Disclosures and Acknowledgments

Funding: This study was partially funded by a seed grant from the US Cancer Pain Relief Committee. The funder did not play any direct role in the study development, data collection, data analysis or interpretation, the writing, or the submission of the manuscript.

Contributors: The following individuals made comments to the project proposal and contributed to Opioid Price Watch:

International Association for Hospice and Palliative Care (IAHPC) Board members: Eduardo Bruera (U.S.), James Cleary (U.S.), Arthur Lipman (USA), and MR Rajagopal (India)

IAHPC webmaster: Danilo Fritzler (Argentina) provided the technical support and guidance in the data collection and reporting processes.

WHO Department of Essential Medicines and Health Products (Geneva): Willem Schol-ten, Dele Abegunde, Barbara Milani, and Anne Nguyen.

External contributors: Rosa Buitrago (Panama) and David Joranson (U.S.)

Participants: Sofia Bunge (Argentina), Ma-riam Lubna (Bangladesh), Lilian Hennemann (Brazil), Natalie Rodriguez (Chile), Laura Tupper (Chile), Jinxiang Li (China), Di Xiao (China), Aweke Yilma Dubi (Ethiopia), Heike Reineke-Bracke (Germany), Eva Duarte (Guatemala), Ann Thyle (India), Mamak Tahmasebi (Iran), Mildred Agnes Waka (Kenya),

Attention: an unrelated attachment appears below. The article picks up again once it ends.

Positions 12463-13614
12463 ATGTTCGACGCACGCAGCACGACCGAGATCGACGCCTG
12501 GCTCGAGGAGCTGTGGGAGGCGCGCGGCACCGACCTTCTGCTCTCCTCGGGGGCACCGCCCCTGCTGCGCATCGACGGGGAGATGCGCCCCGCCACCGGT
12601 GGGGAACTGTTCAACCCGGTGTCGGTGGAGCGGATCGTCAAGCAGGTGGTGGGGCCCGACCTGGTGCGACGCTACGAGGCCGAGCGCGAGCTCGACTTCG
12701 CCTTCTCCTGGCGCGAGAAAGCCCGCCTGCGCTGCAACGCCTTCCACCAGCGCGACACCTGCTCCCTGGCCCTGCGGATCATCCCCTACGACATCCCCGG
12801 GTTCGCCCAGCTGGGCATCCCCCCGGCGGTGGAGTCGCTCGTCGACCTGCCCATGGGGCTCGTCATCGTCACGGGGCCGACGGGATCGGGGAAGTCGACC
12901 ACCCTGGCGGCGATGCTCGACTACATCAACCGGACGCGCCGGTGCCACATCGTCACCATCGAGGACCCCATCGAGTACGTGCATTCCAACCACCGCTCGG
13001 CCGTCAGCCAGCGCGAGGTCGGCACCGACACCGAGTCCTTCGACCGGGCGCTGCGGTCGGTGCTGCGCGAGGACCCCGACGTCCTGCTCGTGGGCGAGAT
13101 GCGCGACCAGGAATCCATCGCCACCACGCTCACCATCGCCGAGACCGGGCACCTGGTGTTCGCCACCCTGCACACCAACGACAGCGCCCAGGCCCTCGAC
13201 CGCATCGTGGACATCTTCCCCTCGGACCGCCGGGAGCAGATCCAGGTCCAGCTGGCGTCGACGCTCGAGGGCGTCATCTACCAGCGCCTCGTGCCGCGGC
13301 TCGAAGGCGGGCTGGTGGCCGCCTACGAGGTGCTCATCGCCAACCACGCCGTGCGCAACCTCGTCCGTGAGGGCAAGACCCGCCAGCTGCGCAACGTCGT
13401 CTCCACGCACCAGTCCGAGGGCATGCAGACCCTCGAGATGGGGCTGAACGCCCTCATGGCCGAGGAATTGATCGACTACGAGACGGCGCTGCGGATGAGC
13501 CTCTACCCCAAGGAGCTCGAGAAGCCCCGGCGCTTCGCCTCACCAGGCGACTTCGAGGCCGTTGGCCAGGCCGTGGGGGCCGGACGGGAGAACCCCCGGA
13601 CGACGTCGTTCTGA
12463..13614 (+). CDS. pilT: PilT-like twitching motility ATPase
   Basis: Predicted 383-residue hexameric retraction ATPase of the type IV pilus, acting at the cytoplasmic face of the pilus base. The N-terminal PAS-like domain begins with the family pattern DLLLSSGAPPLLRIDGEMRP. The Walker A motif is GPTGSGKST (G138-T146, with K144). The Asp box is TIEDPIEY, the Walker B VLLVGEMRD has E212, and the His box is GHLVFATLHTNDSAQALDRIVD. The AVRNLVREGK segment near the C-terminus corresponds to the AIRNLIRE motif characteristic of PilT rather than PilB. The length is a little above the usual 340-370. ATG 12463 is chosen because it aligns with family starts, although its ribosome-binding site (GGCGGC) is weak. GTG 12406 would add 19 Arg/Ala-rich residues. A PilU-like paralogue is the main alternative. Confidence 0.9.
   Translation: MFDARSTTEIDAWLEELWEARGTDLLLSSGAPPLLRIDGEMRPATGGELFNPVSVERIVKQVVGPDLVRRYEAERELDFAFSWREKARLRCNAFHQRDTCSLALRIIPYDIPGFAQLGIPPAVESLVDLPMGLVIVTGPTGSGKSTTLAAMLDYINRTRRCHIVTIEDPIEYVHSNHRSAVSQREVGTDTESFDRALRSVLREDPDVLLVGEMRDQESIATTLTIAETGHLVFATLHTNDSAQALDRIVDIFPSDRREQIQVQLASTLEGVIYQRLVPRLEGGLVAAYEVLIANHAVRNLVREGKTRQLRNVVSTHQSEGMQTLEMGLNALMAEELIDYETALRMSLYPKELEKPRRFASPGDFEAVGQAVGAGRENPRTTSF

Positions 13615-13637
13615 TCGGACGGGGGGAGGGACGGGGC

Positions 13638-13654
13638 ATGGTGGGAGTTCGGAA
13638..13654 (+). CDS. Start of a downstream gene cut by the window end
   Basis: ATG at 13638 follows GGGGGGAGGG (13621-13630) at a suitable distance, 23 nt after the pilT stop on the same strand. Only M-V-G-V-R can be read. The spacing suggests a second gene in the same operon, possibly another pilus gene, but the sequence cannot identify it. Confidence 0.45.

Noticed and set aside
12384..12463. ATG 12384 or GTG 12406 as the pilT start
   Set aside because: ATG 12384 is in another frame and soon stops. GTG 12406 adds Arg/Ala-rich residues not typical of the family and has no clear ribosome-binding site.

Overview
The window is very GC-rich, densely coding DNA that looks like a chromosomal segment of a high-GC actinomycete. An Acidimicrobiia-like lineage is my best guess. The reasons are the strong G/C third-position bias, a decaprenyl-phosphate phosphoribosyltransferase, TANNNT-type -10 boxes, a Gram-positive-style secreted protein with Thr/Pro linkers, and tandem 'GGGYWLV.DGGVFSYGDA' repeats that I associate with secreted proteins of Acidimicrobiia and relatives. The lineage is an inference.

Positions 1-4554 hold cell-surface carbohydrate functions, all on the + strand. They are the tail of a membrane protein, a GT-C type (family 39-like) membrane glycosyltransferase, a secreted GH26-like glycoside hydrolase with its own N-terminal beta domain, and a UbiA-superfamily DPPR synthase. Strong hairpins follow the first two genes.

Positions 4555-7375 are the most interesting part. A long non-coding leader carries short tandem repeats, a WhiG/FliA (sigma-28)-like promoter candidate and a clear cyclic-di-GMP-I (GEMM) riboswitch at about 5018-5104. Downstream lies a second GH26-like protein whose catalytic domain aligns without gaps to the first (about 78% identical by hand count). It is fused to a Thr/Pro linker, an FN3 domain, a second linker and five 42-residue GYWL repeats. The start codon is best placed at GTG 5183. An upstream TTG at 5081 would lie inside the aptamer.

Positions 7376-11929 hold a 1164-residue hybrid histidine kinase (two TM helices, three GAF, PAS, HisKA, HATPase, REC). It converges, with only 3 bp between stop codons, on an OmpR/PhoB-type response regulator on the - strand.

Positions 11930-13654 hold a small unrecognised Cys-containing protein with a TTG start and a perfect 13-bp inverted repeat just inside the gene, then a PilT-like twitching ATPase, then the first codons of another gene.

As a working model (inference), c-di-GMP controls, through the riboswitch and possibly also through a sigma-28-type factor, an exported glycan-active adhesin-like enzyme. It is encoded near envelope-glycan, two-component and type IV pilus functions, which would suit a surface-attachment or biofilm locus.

Natalia Carafizi (Moldova), Mina Kumari Ranabhat (Nepal), Brian Ensor (New Zealand), Olaitan Soyannwo (Nigeria), Dagny Faksvag Haugen (Norway), Jesus Eugenio de Jesus (Philippines), Aleksandra Kotlinska-Lemieszek (Poland), Iwona Zaporowska-Stachowiak (Poland), Daniela Mosoiu (Romania), Olga Usenko (Russia), Nahla Gafer (Sudan), Miriam Giraldez (Spain), Mark Jacobson (Tanzania), Alick Kayange (Tanzania), Michael King'ori (Tanzania), Zirimenya Ludoviko (Uganda), Scott Murray (U.K.), Moira Cookson (U.K.), and Maria Mercedes Bernada (Uruguay).

Conflicts of interest: The authors declared no conflicts of interest.